However, there is now a need for immediate action, which is why today I am announcing the introduction of a temporary recruitment and retention allowance at 25% for salaried High Court judges, and 15% for circuit and upper tribunal judges covered by the new pension scheme.
This measure will affect only about a quarter of the salaried judiciary and aims to resolve the immediate recruitment issue until a long-term, sustainable, pension-based solution can be implemented for all judges.
It replaces the existing allowance of 11% for High Court judges, and is lower than the SSRB’s recommendation of a 32% permanent salary increase for High Court judges and a 22% increase for circuit and upper tribunal judges covered by the new pension scheme, striking a balance between an appropriate investment of public funds and addressing serious recruitment and retention problems.
We recognise that the SSRB also pointed to emerging recruitment issues at the district bench and, while the evidence of a problem is not currently strong enough to necessitate immediate action at this tier of the judiciary, we are committed to addressing the underlying cause of the recruitment and retention problems highlighted by the SSRB through a long-term solution for the whole judiciary, which will include pension scheme changes.
The Government will also be making an annual pay award for 2019-20 of 2% for all judges, which will be backdated to 1 April 2019. In addition, we will ensure that judges are placed in the correct salary groupings based on the evidence provided by the SSRB and their independent job comparison panel. Salary group changes will come into effect at the start of the legal year, 1 October 2019.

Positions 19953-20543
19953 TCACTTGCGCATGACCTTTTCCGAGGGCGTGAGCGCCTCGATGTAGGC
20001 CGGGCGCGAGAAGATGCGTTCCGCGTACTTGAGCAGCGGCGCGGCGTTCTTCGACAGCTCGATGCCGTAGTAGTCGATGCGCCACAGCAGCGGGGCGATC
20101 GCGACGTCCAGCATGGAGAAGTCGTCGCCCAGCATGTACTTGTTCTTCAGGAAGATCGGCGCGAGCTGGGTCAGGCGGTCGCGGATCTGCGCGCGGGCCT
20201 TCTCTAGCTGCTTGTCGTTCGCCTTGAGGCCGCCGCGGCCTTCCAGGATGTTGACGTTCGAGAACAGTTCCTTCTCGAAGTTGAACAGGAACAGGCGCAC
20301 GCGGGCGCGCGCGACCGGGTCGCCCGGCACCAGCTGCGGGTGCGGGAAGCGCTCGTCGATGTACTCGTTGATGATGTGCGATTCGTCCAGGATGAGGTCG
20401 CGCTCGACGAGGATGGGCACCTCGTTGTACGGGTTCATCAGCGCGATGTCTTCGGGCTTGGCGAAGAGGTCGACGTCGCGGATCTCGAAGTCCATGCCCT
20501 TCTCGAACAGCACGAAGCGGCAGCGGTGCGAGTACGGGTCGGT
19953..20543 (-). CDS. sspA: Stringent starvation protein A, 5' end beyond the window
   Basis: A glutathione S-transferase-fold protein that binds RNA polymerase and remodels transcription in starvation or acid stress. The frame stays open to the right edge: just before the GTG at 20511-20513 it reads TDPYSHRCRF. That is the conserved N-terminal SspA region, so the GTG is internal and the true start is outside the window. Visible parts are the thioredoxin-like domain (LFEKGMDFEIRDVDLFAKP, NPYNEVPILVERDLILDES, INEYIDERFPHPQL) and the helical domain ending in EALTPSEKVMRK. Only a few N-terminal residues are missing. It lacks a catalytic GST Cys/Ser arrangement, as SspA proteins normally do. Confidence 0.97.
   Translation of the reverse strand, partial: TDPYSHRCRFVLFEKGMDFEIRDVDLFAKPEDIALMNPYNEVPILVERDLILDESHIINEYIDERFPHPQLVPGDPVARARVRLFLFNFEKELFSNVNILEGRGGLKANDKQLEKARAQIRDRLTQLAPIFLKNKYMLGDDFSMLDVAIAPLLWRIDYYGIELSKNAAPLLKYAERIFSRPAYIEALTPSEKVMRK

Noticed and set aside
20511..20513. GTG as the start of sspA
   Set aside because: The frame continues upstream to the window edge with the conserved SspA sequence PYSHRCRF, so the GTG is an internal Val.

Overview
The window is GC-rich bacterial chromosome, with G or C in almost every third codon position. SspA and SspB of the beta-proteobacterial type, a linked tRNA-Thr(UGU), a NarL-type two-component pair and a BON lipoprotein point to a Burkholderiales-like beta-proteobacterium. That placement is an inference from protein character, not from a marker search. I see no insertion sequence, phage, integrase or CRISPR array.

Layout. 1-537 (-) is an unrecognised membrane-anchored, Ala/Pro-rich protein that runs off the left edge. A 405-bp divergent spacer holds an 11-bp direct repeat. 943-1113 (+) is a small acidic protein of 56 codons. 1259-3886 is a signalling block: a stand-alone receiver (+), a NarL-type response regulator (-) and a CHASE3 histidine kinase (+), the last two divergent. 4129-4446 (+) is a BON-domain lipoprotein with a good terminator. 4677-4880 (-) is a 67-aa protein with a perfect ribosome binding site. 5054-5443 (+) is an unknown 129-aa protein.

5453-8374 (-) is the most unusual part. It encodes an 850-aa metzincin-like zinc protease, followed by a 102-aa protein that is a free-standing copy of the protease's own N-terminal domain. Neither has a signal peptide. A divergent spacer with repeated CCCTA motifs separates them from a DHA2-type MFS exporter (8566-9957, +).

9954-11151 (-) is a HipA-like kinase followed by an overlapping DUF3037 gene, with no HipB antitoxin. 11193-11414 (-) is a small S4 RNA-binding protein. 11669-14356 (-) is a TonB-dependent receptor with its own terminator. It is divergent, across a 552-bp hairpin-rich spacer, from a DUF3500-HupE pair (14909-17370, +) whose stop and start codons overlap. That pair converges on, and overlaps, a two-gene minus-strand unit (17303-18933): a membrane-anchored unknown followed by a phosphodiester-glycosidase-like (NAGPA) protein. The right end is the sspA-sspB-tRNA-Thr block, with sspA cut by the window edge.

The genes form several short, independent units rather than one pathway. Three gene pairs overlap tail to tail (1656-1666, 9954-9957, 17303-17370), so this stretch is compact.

Similarly the Government will consult on measures designed to address pension tax disincentives that may encourage senior clinicians to limit or reduce their workloads while participating in the NHS pension scheme.
In addition, the Government fully endorse the work that the Lord Chief Justice and Senior President of Tribunals are leading to strengthen leadership and support career development in a modern and professional judiciary.
This includes taking practical steps by encouraging and supporting eligible candidates from under-represented groups successfully to apply for judicial office; supporting career progression for existing judges; growing leadership capability within the judiciary by implementing appraisals and career discussions; developing new training for leadership judges; and giving leadership judges the data and tools they need to drive performance in the system.
This Government are committed to delivering world-class public services and taking action when the evidence requires it to ensure their continued delivery. That is why today I am announcing a package of measures which strikes the right balance between the importance of ensuring we can recruit and retain world-class judges for the future and the necessary investment of public funds.
A copy of the Government response to the SSRB’s major review has been laid in both Houses and will be available online at www.gov.uk.